And even when it’s not tackling those darker subjects in a subtle, yet compelling way, it’s still presenting us with a tale of finding common ground with people with whom we seemingly have nothing in common.
To bring back my definition of films that matter for a moment, — using the medium of film to express, explore, or examine the ideas that interest us, our personal struggles, and our personal and cultural beliefs on a microcosmic level — it’s easy to see how this particular film fits the mold.
The Breakfast Club isn’t about class struggle or bullying or suicide or bad parenting. It’s not explicitly telling us how to think or feel about these issues. It’s a microcosm of them, certainly, but first and foremost it’s an entertaining story full of relatable characters. And that’s what makes it so powerful once it veers off into emotionally complex material.
All in all, The Breakfast Club is a meaningful film, made with intention, that accomplishes something profound while still managing to be wildly entertaining. Sure, it’s a bit cliche at times, but it doesn’t matter. If you’ve watched that film, the confession scene in particular, you most likely came away from it a slightly better person. And ultimately that’s the point.
The main takeaway here is that you can infuse any film with meaning and purpose. The style of the film doesn’t matter, nor does the genre. You don’t have to sacrifice entertainment or humor for some serious message.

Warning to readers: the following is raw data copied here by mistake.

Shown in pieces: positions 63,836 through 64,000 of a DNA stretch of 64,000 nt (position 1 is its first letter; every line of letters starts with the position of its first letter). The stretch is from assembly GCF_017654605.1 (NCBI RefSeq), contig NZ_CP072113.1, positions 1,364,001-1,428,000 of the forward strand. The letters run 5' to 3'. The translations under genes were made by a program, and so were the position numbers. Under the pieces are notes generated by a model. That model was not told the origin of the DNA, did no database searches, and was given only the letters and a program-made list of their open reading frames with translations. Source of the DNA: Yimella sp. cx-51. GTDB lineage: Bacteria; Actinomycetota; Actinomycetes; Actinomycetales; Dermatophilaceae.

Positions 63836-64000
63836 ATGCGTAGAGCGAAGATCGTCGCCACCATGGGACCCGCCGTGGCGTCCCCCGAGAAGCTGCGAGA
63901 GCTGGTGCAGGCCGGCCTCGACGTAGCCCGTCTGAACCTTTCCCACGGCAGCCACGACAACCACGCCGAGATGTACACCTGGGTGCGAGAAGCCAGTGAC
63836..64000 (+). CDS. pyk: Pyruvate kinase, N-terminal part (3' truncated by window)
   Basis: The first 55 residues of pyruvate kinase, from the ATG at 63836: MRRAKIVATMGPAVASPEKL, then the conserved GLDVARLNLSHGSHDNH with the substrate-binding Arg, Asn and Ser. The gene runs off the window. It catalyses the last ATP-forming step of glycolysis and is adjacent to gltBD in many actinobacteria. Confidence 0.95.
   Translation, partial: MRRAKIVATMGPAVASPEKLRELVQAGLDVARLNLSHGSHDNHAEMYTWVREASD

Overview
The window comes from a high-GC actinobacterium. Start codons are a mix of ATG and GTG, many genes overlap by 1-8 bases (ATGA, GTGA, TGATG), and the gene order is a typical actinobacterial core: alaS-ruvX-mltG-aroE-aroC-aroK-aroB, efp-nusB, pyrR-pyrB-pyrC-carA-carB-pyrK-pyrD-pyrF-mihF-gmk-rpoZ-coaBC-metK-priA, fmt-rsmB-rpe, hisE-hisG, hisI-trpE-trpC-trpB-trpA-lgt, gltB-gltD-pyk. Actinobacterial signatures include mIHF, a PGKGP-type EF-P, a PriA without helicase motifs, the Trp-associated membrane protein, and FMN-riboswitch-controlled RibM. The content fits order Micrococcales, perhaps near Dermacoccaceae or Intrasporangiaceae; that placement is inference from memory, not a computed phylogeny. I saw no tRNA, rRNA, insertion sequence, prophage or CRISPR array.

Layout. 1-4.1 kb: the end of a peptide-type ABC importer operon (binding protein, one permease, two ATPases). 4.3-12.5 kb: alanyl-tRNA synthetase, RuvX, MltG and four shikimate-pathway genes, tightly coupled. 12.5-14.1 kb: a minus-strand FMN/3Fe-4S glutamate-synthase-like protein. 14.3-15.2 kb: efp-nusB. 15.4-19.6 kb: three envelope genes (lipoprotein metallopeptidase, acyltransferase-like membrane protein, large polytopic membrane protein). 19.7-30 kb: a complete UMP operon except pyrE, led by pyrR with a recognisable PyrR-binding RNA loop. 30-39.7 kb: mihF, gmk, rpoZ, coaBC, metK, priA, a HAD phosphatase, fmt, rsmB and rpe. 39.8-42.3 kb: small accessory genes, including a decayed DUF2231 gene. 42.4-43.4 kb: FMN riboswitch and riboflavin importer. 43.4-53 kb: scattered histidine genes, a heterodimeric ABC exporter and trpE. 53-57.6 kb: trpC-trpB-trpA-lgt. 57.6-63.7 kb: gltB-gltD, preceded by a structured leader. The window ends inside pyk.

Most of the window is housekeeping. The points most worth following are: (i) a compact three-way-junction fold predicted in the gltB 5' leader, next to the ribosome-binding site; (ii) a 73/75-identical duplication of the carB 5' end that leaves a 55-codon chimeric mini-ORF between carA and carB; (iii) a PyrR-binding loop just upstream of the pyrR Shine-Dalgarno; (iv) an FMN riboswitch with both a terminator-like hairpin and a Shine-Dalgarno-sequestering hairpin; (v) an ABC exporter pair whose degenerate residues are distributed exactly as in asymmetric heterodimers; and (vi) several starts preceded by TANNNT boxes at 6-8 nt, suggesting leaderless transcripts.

WHY IT’S SO DAMN IMPORTANT TO MAKE FILMS THAT MATTER
At this point, I’ve hopefully convinced you that it’s not only possible to make films that are truly meaningful, but that these films can also be entertaining and have wide appeal.
But now let’s talk about why it’s important to take that approach. In my last article on the film business, I said:
Quite frankly, this weird, broken world we live in doesn’t need more watered-down films that pander to lowest common denominator audiences. We need more smart films, unconventional films, and films that challenge our foundational beliefs. Even if they reach fewer people, these films are vastly more important than the ones that achieve mainstream success, but are ultimately vapid and empty.
This is something that I truly believe at my core, and it comes from a simple idea that art is one of the most powerful forces in the world.
Sure, there are other forces that we can use to exert influence, money being chief among them. But most of us don’t have unlimited supplies of money. What we do have, however, is our unique perspective and the unfettered ability to create art.
HOW ART MAKES THE WORLD BETTER, ONE PERSON AT A TIME
I read something recently that summed up the point I’m trying to make better than I ever could. It was an open letter to the future generation of artists, penned by Wayne Shorter and Herbie Hancock, two of the greatest jazz musicians the world has ever known.
Though I suggest you read the letter in full, here are a few of my favorite quotes from it.